Heat and humidity doesn't stop Sunday morning runners

Sure, it's one thing to slip on the running shoes and take to the streets on a cool, Florida winter morning. But then comes July.

Asked what the biggest difference was between winter and summer running, Jack Gallagher laughed.

"About 30 degrees," he said.

But with temperatures approaching 90 degrees and humidity topping 90 percent — all before 9 a.m. — Gallagher and several other mainstays of the Winter Park Sunday Running Group were out anyway on Park Avenue, getting in between three to 10 miles on a day when you didn't have to run to break a sweat.

"If you're in a fall or winter race, you've got to train now," said Ryan Yadav, of Winter Park. "And it's deadly days for people to run."

For Rachel Smith, of Oviedo, running with the group was a way to beat the heat the old-fashioned way — by kvetching about it.

"We complain together," Smith said jokingly. "'Oh, my god, it's 100 percent humidity!' Usually, whenever we kick off the run, somebody mentions what the temperature is, and a couple of us groan. But then we kick it out and run anyway."

The temperature and humidity ultimately has its benefits, Gallagher said.

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"Running in this heat has a training effect," said Gallagher. "When it gets cooler, you'll be a much better runner."

Gallagher should know. Though he only started running in middle age, the 80-year-old has been involved with the Sunday Running Group for almost 30 years, through thick and very, very thin.

"The group pretty much died about eight years ago," Gallagher said. "We thought, 'We can't settle for that. There's a lot of runners about town.' "

Now with more than 90 members, the Sunday run usually draws about two dozen people during peak winter months and about a dozen during the summer.

Smith made it a family affair, bringing along her niece and nephew, Austin Bennett, 13, and Trysta Bennett, 9, along with their father Robert Bennett.

"Like every first runner, she struggled a little but she pushed through," Smith said of Trysta. "We'll be doing a Zombie Run in Georgia – "

"We are?" asked a surprised Trysta.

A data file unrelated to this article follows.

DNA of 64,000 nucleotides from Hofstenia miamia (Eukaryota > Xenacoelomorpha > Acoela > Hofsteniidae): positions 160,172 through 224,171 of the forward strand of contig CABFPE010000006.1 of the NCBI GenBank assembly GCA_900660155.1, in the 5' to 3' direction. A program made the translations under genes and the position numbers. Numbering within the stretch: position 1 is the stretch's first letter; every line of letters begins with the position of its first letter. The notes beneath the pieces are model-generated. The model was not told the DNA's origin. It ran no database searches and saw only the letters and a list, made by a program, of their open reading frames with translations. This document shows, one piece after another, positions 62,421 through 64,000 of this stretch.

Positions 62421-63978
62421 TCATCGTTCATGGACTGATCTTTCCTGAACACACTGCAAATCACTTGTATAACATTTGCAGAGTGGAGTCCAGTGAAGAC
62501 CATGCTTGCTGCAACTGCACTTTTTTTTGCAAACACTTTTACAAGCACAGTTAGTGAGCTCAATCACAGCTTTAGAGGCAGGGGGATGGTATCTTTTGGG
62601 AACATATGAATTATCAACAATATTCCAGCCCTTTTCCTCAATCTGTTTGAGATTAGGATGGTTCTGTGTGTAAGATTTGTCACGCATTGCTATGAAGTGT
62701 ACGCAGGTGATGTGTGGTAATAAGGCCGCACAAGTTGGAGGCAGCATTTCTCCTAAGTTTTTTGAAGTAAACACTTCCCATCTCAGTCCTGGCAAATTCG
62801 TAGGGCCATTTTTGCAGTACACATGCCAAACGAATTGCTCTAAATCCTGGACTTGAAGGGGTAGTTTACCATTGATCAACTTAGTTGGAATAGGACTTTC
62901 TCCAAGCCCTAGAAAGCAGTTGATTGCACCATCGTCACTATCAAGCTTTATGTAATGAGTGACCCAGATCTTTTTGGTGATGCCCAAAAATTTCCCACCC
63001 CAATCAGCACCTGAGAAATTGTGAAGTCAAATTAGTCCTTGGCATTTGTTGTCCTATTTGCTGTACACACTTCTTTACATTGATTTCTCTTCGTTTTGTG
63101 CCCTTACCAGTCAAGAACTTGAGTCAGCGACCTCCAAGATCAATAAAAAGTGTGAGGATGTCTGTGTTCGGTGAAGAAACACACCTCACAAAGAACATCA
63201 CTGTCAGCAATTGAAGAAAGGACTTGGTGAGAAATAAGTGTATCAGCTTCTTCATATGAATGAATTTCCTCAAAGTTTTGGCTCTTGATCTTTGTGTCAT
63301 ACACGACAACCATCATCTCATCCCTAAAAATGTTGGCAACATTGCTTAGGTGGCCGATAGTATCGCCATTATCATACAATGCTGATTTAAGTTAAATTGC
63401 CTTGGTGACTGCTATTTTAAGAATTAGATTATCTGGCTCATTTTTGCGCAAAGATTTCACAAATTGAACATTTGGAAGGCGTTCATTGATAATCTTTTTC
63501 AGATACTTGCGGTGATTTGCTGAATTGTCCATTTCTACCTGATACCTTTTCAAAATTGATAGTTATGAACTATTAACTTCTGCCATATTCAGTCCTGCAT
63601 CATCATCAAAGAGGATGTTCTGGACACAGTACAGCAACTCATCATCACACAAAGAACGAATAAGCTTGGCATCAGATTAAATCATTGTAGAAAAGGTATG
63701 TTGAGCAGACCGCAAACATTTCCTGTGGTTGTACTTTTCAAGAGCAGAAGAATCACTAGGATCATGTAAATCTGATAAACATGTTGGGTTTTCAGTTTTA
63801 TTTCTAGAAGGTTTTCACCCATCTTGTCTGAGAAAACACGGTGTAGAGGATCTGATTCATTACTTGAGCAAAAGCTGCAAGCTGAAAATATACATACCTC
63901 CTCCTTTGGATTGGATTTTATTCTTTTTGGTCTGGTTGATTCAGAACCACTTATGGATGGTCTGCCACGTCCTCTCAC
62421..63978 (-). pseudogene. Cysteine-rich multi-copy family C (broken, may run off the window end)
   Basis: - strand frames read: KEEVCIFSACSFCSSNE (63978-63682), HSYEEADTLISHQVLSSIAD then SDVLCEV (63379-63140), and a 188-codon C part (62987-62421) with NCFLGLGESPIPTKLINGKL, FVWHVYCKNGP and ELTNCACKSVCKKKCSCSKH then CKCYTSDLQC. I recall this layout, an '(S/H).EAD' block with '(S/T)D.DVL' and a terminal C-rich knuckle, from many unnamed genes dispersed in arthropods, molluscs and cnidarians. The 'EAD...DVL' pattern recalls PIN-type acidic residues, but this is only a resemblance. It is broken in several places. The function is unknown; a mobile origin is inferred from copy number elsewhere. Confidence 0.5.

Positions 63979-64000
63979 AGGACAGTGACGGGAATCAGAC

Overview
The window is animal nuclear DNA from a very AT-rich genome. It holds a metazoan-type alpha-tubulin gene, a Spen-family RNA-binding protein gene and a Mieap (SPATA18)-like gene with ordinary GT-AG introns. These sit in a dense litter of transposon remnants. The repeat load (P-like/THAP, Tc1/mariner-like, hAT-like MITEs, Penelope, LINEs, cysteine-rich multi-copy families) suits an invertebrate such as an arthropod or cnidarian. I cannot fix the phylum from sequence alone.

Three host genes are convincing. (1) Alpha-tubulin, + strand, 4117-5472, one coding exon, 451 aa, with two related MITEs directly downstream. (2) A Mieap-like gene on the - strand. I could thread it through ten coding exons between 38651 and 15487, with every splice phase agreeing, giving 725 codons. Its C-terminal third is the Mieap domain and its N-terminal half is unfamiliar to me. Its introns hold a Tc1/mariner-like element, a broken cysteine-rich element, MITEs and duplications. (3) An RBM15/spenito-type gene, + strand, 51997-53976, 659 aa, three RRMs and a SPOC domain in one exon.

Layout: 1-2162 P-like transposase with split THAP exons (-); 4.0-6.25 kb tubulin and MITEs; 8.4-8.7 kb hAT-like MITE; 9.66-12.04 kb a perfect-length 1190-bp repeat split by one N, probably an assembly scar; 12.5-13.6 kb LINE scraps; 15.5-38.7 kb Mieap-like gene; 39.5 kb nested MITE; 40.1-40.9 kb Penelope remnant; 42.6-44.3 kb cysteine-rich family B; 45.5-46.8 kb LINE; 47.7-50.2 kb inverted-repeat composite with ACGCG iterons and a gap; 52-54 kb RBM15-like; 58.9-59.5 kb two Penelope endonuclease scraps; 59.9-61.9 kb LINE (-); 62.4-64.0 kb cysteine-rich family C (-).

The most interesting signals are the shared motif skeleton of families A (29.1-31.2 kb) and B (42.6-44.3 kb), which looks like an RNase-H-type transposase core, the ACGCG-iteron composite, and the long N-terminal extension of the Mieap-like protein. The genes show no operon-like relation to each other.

"And by then she'll be a gazelle. And (Austin) will be a cheetah," Smith said.

The group also sees runners from everywhere, Yadav said.

"Not just Winter Park, but all over Central Florida," Yadav said. "I've met people from London. A lot of times, people Google 'Sunday running group' when they're on vacation, and they come on out."

Gallagher listed runners from England, Scotland, Australia, Japan, Brazil, Jamaica, the Dominican Republic, Canada, and Puerto Rico, adding that he was recently invited to a wedding in Houston by a Lebanese-Colombian runner.

The Sunday group wasn't the only one out. An informal group of about a dozen runners usually goes about 10 to 12 miles every week, said Mark Freid. "Though people do a shorter route in the summer a little bit," he said.

Amy Ertel, of Orlando, said the biggest difference in the summer runs was the clock.

"We start at 6 (a.m.) in the summer, when there's less sun," Ertel said. "We usually start at 7. That hour actually helps a lot."

But Stanley Maina — a native Kenyan, where despite being in tropical Africa the altitude keeps temperatures in the 70s year-round for most of the country — said that it really doesn't get that much cooler.

"Is there a winter in Orlando?" asked Maina. "But now it's brutal."

After their run, many of the runners enjoyed a sweaty post-race meal at Panera Bread or other spots in town, mostly empty so early as they gear up for Sunday brunch later in the day. And then Gallagher can meet up with a certain non-runner.

"I'll have breakfast with my wife, Mary," Gallagher said. "She's not a runner — but she does eat breakfast."

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